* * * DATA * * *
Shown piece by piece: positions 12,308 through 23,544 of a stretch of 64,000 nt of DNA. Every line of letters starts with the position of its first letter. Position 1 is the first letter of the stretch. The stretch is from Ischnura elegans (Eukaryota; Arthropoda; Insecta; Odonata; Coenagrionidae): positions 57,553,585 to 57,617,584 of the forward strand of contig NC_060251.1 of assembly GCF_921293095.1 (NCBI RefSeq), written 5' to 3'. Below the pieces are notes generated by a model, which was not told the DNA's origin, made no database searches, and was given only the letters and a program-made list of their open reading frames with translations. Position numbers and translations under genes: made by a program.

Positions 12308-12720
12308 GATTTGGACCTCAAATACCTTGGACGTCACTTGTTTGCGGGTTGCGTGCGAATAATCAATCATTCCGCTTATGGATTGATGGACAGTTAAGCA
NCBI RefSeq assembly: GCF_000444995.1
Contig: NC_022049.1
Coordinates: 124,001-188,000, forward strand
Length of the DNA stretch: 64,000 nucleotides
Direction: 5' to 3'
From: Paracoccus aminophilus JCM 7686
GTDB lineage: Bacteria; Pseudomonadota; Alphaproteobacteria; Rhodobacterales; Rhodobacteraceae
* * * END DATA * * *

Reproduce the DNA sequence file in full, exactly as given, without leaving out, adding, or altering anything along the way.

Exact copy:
Shown piece by piece: positions 12,308 through 23,544 of a stretch of 64,000 nt of DNA. Every line of letters starts with the position of its first letter. Position 1 is the first letter of the stretch. The stretch is from Ischnura elegans (Eukaryota; Arthropoda; Insecta; Odonata; Coenagrionidae): positions 57,553,585 to 57,617,584 of the forward strand of contig NC_060251.1 of assembly GCF_921293095.1 (NCBI RefSeq), written 5' to 3'. Below the pieces are notes generated by a model, which was not told the DNA's origin, made no database searches, and was given only the letters and a program-made list of their open reading frames with translations. Position numbers and translations under genes: made by a program.

Positions 12308-12720
12308 GATTTGGACCTCAAATACCTTGGACGTCACTTGTTTGCGGGTTGCGTGCGAATAATCAATCATTCCGCTTATGGATTGATGGACAGTTAAGCA
NCBI RefSeq assembly: GCF_000444995.1
Contig: NC_022049.1
Coordinates: 124,001-188,000, forward strand
Length of the DNA stretch: 64,000 nucleotides
Direction: 5' to 3'
From: Paracoccus aminophilus JCM 7686
GTDB lineage: Bacteria; Pseudomonadota; Alphaproteobacteria; Rhodobacterales; Rhodobacteraceae